You know not what hurt you do to learning that care not for words, but for matter, and so make a divorce betwixt the tongue and the heart. (Roger Ascham)
I am thirteen. Almost every afternoon I shove a book in my pocket, a hat on my head, and I wander out into the scurry-flurry of a Pennsylvania day. By the gardener's shed in the cemetery I listen to the wind whistle round perversely tuneful headstones. Later I wander through Nazirite fields whose grassy hair no razor ever touched. Eventually, I find my favorite little stream and stretch out on the cool moss. I pull the book from my pocket, open it, and begin to read aloud. Here is a music preserved, a music shared with the rest of literate humanity through time and over space, as beautiful as the here-and-gone recital of elements and animals but far more lasting.
I have discovered in days like this, throughout my life, what should not be a secret: prose has purposes beyond persuasion.
[...] The upward mobility of the expanding middle class focused attention more on acquiring status and material wealth than patronizing culture or cultivating spiritual, emotional, and intellectual growth. Time came to equal money. The average attention span diminished. As Thomas De Quincey wrote, read therefore habitually by hurried installments has this bad tendency—that it is likely to found a taste for modes of composition too artificially irritating, and to disturb the equilibrium of the judgment in relation to the colorings of style” (406). [...]
[...] And that error is the fact that the history of style is a history of struggle. Writers pontificating on style love to throw out magisterial pronouncements on the way prose ought to be that chiefly mirror the way prose is for them. I will not even bother dealing with the profusion of such pronouncements in pedagogical writing books, because I have discovered, from a childhood of striving to learn from them, that H.L. Mencken is sadly correct when he says, “With precious few exceptions, all the books on style in English are by writers quite unable to write. [...]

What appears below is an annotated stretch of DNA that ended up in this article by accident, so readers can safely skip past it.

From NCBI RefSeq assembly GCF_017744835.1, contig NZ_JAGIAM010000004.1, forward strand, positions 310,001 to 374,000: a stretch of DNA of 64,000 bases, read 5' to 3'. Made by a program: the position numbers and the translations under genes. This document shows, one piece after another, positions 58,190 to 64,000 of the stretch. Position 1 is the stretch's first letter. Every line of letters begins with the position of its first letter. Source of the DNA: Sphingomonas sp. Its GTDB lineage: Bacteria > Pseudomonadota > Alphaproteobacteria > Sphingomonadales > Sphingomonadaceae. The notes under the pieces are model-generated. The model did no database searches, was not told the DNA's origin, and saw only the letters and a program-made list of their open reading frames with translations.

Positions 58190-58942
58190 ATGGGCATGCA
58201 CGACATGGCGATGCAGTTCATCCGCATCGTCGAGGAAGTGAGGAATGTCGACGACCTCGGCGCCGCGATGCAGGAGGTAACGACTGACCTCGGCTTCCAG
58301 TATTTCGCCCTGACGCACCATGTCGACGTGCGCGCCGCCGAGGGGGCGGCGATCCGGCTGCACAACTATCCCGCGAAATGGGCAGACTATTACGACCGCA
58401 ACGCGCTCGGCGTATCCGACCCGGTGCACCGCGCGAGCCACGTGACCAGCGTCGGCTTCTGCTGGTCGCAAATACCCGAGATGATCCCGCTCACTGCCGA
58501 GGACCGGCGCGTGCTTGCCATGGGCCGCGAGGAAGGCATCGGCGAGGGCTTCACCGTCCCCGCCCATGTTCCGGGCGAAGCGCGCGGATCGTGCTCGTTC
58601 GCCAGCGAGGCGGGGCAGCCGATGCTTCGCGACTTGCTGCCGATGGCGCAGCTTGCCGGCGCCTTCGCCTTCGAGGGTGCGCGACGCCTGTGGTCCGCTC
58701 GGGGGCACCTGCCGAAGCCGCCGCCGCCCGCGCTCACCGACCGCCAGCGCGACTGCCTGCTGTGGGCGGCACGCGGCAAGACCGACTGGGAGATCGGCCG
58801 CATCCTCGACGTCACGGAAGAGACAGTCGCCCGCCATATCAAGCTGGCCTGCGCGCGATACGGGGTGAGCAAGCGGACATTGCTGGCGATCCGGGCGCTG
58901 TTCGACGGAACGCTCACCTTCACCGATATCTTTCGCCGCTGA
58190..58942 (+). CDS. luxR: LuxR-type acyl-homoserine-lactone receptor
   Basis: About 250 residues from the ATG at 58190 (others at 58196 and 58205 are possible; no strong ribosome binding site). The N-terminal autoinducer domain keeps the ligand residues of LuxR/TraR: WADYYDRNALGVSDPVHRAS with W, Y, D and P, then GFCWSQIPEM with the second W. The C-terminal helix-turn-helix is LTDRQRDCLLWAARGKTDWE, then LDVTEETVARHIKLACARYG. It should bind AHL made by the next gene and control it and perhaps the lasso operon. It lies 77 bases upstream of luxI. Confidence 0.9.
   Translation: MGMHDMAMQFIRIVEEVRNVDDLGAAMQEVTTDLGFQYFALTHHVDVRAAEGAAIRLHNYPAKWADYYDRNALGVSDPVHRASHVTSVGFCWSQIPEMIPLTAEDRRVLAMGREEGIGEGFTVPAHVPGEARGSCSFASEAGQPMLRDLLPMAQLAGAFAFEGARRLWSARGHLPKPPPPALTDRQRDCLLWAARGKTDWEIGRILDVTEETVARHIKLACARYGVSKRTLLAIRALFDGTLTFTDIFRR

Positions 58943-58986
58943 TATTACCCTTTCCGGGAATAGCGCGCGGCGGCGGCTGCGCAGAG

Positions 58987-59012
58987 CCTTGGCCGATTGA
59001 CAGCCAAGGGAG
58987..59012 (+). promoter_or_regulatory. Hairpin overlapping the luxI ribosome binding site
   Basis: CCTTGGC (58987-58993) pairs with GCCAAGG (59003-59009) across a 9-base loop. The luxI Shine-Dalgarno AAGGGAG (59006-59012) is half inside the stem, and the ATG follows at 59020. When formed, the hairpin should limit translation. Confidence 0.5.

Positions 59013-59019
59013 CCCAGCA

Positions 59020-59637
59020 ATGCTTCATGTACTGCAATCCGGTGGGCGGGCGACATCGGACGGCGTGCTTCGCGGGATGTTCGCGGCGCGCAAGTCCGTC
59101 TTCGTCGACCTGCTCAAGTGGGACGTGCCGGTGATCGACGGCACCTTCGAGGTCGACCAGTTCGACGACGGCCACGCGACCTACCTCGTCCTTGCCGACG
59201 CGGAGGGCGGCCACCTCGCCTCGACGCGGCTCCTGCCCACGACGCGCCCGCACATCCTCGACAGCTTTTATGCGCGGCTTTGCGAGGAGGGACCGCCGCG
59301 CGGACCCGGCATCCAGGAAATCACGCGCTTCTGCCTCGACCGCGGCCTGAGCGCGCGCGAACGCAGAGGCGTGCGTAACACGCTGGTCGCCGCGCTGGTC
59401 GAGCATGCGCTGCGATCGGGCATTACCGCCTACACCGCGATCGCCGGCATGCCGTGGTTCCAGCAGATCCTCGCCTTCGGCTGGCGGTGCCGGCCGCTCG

[...] "Preface to Grace Abounding to the Chief of Sinners." Style in English Prose. Ed. Carl H. Klaus. New York: University of Iowa Croll, Morris W. Style, Rhetoric and Rhythm: Essays by Morris W. Croll. Eds. J M. Patrick Robert O. Evans, John M. Wallace, and R J. Schoek. Princeton: Princeton University Press De Quincey, Thomas. "Disontinuity in Hazlitt and Lamb." Style in English Prose. Ed. Carl H. Klaus. New York: University of Iowa Gill, John. An Exposition of the Old and New Testament. [...]
[...] New York: University of Iowa The names he uses come from the fact that the roman orator Cicero seems to be the best representation of the style referring to him—but since we find examples of it before Cicero, and because of the unfamiliarity of the works of Cicero to modern readers, let us call the distinction by another name. The ancient writers themselves called the two styles “genus grande,” which we will translate “high style,” and “genus humile,” which we will translate “plain style.” According to Croll, history of Greek and Roman style is chiefly the story of the relations of the genus grande and the genus humile,” and he goes on to show that the ensuing history of style right down to our day is basically the story of the same relation (61). [...]
[...] Therefore, the abundance of style is a moral concern, the pleasant task of righteousness. We must learn to say with John Bunyan, did not play in convincing of me; the Devil did not play in tempting of me; neither did I play when I sunk as into a bottomless pit, when the pangs of hell caught hold upon me: wherefore I may not play in my relating of them . Works Cited: Adolph, Robert. The Rise of the Modern Prose Style. [...]
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